My tenant has violated the terms of the lease. Can I evict? The leasee is deployed in the armed forces, and his family hasn’t paid rent. Can I evict?
These are a couple of the common scenarios you’ll typically see involving landlords across the country. Today, there are a number of concerns and misconceptions about when it is legal to evict, due to restrictions set forth under the Servicemembers Civil Relief Act.
The SCRA protects military members from debt collections, including evictions and foreclosures. However, this law isn’t black and white – it does not forbid evictions of servicemembers – and it is instead more nuanced. This means the answer to: “Can I evict?” is more, “Well, perhaps.”
Here is what you need to know to clear up any of your misconceptions and ensure you are operating within the boundaries of the SCRA.
Is the military member on the lease?
This can seem like a tricky situation for some landlords. The apartment is rented to one person, who then lets a friend (who is a service member) live there as well. In many cases, this is a violation of the lease itself, but some landlords are worried about eviction since the person is in the military.
In this specific case, the answer is determined by whether the military member is on the lease. If they aren’t, they don’t have these renter protections under the SCRA. The landlord can treat the leasee like any other renter. However, SCRA rights come into play if the scenario is slightly tweaked.
For example, if the servicemember leaves behind a spouse and child while deployed on active duty, SCRA will factor in. Consider a situation where the leasee is overseas, and his or her spouse stops making regular rent payments. Landlords have the right to evict, but due to the SCRA, they must seek a court order beforehand.
When can landlords evict?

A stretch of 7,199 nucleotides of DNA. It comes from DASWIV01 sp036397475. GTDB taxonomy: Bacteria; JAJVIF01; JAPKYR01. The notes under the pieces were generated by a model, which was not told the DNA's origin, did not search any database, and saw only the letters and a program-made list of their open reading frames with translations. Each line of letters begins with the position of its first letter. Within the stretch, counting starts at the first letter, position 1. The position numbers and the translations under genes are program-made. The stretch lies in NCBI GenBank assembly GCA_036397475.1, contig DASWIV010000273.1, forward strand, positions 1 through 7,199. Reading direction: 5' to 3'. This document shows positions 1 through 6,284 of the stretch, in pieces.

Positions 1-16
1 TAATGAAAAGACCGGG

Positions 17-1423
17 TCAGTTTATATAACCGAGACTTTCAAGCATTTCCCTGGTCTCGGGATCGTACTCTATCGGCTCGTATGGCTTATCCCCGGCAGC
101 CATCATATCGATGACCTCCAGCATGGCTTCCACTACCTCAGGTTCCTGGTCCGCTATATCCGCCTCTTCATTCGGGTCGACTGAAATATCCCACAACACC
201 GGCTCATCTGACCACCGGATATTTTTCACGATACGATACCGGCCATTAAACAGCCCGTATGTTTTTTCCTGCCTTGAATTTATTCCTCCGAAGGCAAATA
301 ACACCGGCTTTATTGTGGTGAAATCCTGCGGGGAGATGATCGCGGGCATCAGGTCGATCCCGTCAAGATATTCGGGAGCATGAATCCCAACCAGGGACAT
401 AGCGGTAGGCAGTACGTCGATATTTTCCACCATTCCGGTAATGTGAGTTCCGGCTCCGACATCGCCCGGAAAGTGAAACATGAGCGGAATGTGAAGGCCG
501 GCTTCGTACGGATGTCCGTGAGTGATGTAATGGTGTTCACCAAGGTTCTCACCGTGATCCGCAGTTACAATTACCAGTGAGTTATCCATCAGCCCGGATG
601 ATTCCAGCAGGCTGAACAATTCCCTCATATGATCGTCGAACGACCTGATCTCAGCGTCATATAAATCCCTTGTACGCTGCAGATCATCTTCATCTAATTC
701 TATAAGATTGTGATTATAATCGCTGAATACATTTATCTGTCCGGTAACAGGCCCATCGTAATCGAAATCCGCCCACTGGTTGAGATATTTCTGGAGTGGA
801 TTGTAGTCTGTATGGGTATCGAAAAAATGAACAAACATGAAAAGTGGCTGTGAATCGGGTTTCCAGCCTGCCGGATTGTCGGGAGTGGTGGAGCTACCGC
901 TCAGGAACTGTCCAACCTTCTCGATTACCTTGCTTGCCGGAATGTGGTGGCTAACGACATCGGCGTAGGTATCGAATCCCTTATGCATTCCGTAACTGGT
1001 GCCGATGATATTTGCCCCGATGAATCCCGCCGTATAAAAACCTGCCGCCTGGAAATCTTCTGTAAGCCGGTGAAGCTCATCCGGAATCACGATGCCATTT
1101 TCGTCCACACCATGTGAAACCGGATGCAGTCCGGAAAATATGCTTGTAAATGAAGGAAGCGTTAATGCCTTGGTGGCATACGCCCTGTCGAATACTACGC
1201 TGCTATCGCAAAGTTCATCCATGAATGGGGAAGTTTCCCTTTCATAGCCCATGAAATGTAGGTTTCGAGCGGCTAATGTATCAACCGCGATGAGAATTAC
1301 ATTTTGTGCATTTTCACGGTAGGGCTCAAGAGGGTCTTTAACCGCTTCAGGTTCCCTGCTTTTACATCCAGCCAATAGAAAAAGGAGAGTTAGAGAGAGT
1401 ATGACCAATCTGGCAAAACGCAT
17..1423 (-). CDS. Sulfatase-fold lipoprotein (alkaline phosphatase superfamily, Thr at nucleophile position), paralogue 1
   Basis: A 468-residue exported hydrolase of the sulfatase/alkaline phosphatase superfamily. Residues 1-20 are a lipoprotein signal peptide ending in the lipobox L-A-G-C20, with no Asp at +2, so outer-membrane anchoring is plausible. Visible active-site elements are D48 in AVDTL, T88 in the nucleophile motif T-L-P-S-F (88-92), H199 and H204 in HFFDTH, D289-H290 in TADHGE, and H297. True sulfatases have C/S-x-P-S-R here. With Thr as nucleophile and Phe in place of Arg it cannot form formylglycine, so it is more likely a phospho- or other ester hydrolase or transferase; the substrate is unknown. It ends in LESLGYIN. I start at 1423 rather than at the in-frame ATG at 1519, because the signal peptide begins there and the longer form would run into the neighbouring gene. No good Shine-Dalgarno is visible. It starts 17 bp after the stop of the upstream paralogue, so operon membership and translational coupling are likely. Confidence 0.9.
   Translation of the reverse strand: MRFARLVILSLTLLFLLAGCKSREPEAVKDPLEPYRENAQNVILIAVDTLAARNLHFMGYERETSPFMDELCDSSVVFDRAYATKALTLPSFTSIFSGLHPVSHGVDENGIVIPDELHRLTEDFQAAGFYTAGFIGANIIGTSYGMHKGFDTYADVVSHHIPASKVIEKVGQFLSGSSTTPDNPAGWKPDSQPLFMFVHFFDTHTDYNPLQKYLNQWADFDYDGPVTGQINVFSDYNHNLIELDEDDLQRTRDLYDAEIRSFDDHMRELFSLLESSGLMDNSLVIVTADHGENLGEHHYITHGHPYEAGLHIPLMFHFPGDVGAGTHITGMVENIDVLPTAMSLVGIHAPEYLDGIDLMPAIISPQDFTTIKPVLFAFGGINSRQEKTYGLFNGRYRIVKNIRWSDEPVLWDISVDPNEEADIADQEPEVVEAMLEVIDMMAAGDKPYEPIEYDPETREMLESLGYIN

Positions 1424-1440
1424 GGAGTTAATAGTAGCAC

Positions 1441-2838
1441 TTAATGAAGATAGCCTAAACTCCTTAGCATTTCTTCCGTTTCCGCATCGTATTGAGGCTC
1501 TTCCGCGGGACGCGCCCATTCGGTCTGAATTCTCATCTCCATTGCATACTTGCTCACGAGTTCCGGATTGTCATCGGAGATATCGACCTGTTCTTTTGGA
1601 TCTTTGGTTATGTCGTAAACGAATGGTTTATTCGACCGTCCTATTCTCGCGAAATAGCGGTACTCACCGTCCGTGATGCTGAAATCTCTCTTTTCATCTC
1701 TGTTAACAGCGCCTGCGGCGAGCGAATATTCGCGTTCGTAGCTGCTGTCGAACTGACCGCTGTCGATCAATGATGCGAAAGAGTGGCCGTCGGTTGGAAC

Once a service member violates the terms of the lease, several criteria have to be met before eviction. The first revolves around time: When did the leasee enter active duty, and when did they sign the lease in relation to active duty?
In simpler terms, a lease signed during active duty isn’t protected under the SCRA. This is because the servicemember is reasonably expected to understand how military deployment will affect their ability to pay rent, and active duty is known – not something that may happen in the future. If the lease was signed before active duty, SCRA protections are in effect.
The second criteria is the court order mentioned above. The SCRA never prevents a landlord from evicting a tenant. It only requires that a court order be acquired beforehand, and it ensures military members have a reasonable amount of time to pay back any accrued debts. For a landlord interested in eviction, the second step is to bring the matter before a judge.
Outline when the lease was signed, when the leasee entered active duty and when the terms were violated. Then, the judge will either grant a court order for eviction – active military status had no effect on the tenant – or deny the court order – active-duty status prevented the leasee from fulfilling his or her financial obligations.
“Court orders allow landlords to move forward with eviction.”
What happens next?
Following a court order, the judge also reserves the right to stay the eviction for up to three months. This window is so the leasee can pay back any debts or resolve any other outstanding issues if they were impeded by their active duty.
If either the stay period has elapsed or the court order is immediate, the landlord may begin the eviction process like any other. One of the biggest misconceptions about the SCRA and rental agreements is that tenants can never be evicted if they are service members. This is not true. The SCRA only ensures service members have the same rights as civilians, and that they are not penalized for active duty.
Landlords who work with the courts to pursue eviction will not violate the SCRA. The key is knowing when and if the tenant is an active-duty service member, and when they signed the lease in relation to their deployment.